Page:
Have a digital system in place: i.e. a personal CRM is essential when you’re growing your network. It’s a creative template before/during having a chat with people in your network. Something that helps you collect and store some personal information about people in your network so you can keep up with them. You can also set reminders such as birthdays and work anniversaries, and use professional tags to forward them content such as links to articles.
The Do’s & Don’ts of LinkedIn (& networking in general)
Given the number and variety of platforms, pick one that works best for you and complements your attitudes on frequency of use, activity & level of interactions, content structure & the length of posts. Whatever flows naturally is most likely what you’re going to be best at.
The WHY, the WHAT & the HOW strategy.
WHY? - “Why am I using a social networking platform?” This addresses the purpose of using the platform/channel e.g. to learn, to get a job, to get funding, and picking which platform to use. One thing to note is that your identity in one profile may be directly linked to all your other online profiles, hence you need to be consistent in all your profiles because it may come off as being disingenuous when personality variances emerge, hampering your ability to build trust online.
WHAT? - “What can you do to get noticed?” This addresses the creative approach: always try to build the connection and warm your target up before a big ask – although the number of likes on a post is welcome, active engagement such as reading what has already been posted and posting well thought out comments to show genuine interest can make a significant difference.
HOW? - “How do you use your network?” Following thought leaders and engaging others on their feeds can help you stay abreast with your target audience.
Nuggets: How to Win in the Social World
(i) How can I help? Since most relationships today are transactional, find out how you can help. It could be recommending your network for a job or sending flowers on a birthday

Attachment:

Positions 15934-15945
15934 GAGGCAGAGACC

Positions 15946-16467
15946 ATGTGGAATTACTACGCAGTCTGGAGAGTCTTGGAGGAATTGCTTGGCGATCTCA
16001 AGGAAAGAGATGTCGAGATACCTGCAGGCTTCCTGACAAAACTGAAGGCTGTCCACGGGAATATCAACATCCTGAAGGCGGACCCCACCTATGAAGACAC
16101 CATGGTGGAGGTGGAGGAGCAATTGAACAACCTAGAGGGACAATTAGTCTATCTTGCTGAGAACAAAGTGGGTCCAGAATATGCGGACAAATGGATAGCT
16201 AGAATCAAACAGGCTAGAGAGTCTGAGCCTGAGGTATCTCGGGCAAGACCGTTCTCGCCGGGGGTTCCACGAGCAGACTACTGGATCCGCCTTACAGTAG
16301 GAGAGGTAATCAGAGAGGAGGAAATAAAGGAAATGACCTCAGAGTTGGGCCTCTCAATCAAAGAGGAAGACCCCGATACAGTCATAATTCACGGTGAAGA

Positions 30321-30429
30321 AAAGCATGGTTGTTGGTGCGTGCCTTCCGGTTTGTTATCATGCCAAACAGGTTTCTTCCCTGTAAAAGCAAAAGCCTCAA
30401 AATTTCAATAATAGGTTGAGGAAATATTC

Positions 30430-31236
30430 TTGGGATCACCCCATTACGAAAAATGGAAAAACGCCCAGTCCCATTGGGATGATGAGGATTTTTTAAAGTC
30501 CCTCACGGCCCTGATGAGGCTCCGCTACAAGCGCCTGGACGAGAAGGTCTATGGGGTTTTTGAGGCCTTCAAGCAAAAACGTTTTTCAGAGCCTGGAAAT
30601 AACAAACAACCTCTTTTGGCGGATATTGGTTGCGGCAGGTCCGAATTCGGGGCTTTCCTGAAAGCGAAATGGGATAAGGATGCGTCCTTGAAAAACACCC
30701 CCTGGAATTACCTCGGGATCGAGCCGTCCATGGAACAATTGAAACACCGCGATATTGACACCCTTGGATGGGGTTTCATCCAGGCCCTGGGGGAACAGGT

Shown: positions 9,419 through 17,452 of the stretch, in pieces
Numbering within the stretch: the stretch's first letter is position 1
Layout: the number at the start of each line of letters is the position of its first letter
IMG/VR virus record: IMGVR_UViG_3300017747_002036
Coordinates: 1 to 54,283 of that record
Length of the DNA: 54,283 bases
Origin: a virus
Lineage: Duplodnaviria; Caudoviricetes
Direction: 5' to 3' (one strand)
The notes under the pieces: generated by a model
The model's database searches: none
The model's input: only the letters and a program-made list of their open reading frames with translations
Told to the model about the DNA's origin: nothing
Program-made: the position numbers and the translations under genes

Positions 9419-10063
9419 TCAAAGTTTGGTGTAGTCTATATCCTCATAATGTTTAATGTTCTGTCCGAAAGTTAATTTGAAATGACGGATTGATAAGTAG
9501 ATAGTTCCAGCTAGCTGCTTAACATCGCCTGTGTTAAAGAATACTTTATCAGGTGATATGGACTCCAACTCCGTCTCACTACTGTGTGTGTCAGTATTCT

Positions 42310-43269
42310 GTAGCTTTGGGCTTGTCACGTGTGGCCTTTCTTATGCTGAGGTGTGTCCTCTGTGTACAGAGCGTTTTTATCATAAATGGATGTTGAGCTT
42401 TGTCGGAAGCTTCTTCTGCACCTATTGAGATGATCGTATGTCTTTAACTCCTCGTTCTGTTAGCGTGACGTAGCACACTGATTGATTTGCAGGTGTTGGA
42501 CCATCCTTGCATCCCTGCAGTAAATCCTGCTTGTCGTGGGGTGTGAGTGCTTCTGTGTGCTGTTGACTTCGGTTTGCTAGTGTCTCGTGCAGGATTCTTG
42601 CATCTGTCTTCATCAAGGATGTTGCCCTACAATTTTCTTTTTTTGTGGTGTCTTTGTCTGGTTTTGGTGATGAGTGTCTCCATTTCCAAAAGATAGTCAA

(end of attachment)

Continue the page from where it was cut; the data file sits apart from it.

(ii) Set the tone for the group, be positive and be fun to be around virtually
(iii) Use ‘perfect bite-size asks’ by targeting people’s areas of competency and give them something they can easily say yes to. For instance, you want to start a podcast, reach out to someone in your network who already has a podcast and ask for pointers
(iv) Always compliment, praise, like and wave to recognize, support and acknowledge others achievements
(v) Keep in touch: send out a newsletter once or twice a month, and keep a diary of your catch ups, schedule into your calendar periodic catch-ups and prepare for the catch-up by doing your homework
(vi) Celebrate: birthdays, work anniversaries etc. by sending messages, e-cards or even flowers
(vii) Use pictures and videos in your social media platforms to elicit reactions. Realize that people like to be entertained then give people content that they can interact with
(viii) Keep your eye on the prize: stay focused and be prepared to do the heavy lifting to make the relationship work
(ix) Expand your network: if you have a good network, create opportunities for people to connect by letting them ask you for connections and vice versa, ask to be connected
(x) Be kind, be the safe space for people: be inclusive and give others the gift of your network i.e. ‘gift your privilege’
Watch the full session on Building Social Capital in a Distanced World